Lupine’s surprised blow

The unprecedented worldwide scale of Netflix is ​​expanding the programming audience, which would not normally be considered a sure hit. For example, Netflix’s latest hit show is Lupine, a French-language robbery series that brings together audiences unseen for The Witcher’s original Netflix show in December 2019. Netflix said Tuesday it predicts Lupine will be watched by more than 70 million accounts in the first four weeks of release . The Witcher – Netflix’s most watched original series since the company began reporting these statistics – has reached 76 million accounts.

But Lupine’s appeal crosses language barriers, making it the most popular non-English title on Netflix to date. Previously, La Casa de Papel – a Spanish crime thriller titled Money Heist for English-speaking audiences – had run as Netflix’s largest non-English language show. But the third season of La Casa de Papel was watched by about 65 million accounts, compared to Lupine’s projected 70 million.

Lupine ranks second in the company’s popularity charts in the United States, Netflix said, and ranks first in dozens of other countries, including Brazil, Argentina, Germany, Italy, Spain, Poland, Vietnam and the Philippines (and probably France as well). ..).

Ted Sarandos, co-CEO of Netflix and the company’s content manager, said Netflix’s “everything you can eat” subscription model reduces the risk for members to “be much more adventurous about what they watch.” Subscribers can hear about a popular show like Lupine, which is already included in their subscriptions, and try it out despite the previous hesitation about foreign language programming.

“They press the game and 10 minutes later they suddenly like foreign language television. So it’s a really amazing evolution,” he said Tuesday night during a conversation to discuss the results. “You can throw away a lot of preconceived notions of what works and what doesn’t, because they’re mostly driven by business trends, not consumer trends.”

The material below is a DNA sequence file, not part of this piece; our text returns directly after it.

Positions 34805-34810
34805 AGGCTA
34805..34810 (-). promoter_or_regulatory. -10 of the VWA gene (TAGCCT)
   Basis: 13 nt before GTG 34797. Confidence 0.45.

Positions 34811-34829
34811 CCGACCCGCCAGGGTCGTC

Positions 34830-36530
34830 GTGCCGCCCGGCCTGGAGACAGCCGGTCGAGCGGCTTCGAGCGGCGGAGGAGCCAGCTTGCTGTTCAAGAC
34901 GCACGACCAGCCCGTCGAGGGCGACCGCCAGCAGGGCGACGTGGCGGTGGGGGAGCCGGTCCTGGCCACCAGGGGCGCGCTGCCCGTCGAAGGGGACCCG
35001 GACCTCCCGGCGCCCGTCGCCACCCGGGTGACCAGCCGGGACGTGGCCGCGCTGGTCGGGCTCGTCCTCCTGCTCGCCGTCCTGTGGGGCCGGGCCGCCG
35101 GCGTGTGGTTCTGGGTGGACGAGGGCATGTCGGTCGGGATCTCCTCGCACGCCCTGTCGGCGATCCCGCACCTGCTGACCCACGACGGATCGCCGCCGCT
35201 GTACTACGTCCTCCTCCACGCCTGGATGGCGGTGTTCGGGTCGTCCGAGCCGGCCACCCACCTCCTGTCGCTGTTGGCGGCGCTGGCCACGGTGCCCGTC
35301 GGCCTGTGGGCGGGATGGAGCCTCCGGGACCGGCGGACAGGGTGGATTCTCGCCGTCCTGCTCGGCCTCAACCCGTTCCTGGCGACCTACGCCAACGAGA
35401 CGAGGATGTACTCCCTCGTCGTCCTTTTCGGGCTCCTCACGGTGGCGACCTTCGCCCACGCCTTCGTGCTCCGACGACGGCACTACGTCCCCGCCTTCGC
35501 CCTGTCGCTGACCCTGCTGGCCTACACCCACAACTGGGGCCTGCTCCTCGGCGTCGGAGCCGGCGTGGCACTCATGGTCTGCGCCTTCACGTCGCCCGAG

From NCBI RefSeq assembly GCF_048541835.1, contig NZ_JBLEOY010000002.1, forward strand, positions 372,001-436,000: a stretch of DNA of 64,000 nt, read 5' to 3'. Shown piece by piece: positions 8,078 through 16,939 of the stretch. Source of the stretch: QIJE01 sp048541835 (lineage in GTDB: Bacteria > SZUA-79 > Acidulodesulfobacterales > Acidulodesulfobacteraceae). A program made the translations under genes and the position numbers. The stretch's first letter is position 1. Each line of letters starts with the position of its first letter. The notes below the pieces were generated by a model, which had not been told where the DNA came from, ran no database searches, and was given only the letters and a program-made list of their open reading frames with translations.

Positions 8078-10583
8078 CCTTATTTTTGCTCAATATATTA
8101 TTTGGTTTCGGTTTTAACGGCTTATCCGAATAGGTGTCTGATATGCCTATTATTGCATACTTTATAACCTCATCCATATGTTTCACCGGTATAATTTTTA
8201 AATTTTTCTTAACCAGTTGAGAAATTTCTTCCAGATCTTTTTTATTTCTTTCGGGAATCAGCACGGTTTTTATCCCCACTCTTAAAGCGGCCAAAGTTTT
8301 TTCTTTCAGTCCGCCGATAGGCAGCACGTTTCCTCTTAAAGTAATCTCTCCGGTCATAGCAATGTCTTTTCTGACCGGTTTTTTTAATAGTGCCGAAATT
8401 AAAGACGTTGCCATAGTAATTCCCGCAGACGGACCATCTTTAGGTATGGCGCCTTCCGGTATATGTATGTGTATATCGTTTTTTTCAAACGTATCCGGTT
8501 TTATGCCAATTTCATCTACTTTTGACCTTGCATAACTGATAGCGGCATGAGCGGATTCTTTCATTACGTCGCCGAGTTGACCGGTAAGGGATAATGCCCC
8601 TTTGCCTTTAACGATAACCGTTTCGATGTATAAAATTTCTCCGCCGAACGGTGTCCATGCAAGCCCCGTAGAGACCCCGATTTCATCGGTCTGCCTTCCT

Netflix execution by numbers

In the United States and Canada, its largest single region, Netflix added 860,000 new streaming customers, a total of 73.9 million. In Europe, the Middle East and Africa, subscribers grew by 4.46 million to 66.7 million. In Latin America, subscribers increased by 1.2 million to 37.54 million. And in the Asia-Pacific region, Netflix is ​​reserving 2 million new members to reach 25.5 million.

Looking back to the first quarter, Netflix expects to add 6 million streaming members worldwide. Analysts agree that Netflix predicts about 8 million. Netflix also forecast $ 2.97 per share earnings in the first quarter. On average, Wall Street analysts tracking Netflix expect $ 2.07.

Overall, Netflix reported fourth-quarter earnings of $ 542.2 million, or $ 1.19 per share, compared to $ 587 million, or $ 1.30 per share, a year earlier. Revenue rose 22 percent to $ 6.64 billion.

Analysts expect an average earnings per share of $ 1.39 – compared to Netflix’s target of $ 1.35 – and revenue of $ 6.1 billion.